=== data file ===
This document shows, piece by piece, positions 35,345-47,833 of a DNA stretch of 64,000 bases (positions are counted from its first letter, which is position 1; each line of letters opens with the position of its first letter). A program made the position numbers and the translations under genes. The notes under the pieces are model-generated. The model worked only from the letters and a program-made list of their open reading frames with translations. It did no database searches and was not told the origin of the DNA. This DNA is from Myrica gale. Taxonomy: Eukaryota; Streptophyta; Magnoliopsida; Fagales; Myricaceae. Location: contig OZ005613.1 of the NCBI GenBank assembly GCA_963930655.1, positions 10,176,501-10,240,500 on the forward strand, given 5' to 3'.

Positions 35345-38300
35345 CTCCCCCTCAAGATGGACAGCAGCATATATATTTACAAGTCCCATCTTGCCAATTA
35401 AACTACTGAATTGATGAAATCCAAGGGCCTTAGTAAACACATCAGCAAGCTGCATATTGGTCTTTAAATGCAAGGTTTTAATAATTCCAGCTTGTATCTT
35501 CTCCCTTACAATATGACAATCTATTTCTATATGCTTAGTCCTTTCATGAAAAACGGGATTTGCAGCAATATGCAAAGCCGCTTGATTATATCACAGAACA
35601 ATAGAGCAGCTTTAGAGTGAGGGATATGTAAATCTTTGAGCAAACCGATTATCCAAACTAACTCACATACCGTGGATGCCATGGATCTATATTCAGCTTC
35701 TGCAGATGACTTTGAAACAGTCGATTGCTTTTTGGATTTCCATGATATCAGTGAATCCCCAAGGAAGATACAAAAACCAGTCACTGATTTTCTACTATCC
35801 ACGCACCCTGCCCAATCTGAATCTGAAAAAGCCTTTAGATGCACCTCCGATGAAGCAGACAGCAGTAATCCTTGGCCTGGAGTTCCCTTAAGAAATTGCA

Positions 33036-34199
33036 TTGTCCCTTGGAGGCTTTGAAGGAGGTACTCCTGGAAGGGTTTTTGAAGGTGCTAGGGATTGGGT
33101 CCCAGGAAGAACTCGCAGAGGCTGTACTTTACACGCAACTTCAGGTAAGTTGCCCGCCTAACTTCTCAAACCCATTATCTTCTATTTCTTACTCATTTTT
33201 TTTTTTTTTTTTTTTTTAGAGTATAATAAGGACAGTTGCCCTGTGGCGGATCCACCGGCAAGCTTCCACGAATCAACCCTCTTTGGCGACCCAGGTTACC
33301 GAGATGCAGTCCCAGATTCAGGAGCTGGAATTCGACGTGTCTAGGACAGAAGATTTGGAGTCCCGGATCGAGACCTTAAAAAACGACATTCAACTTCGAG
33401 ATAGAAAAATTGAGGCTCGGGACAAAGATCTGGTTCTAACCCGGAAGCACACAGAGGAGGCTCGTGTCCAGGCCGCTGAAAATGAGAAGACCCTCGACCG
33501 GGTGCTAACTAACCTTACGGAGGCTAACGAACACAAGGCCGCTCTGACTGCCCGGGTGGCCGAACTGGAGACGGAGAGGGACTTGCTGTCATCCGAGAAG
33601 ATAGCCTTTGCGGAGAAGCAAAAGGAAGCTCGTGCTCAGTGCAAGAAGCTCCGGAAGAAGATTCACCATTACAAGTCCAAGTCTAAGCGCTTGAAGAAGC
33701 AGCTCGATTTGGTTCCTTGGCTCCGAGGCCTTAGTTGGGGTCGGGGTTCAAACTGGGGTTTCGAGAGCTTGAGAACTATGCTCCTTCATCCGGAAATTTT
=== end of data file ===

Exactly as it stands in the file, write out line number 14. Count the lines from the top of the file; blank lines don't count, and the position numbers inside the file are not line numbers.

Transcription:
33401 ATAGAAAAATTGAGGCTCGGGACAAAGATCTGGTTCTAACCCGGAAGCACACAGAGGAGGCTCGTGTCCAGGCCGCTGAAAATGAGAAGACCCTCGACCG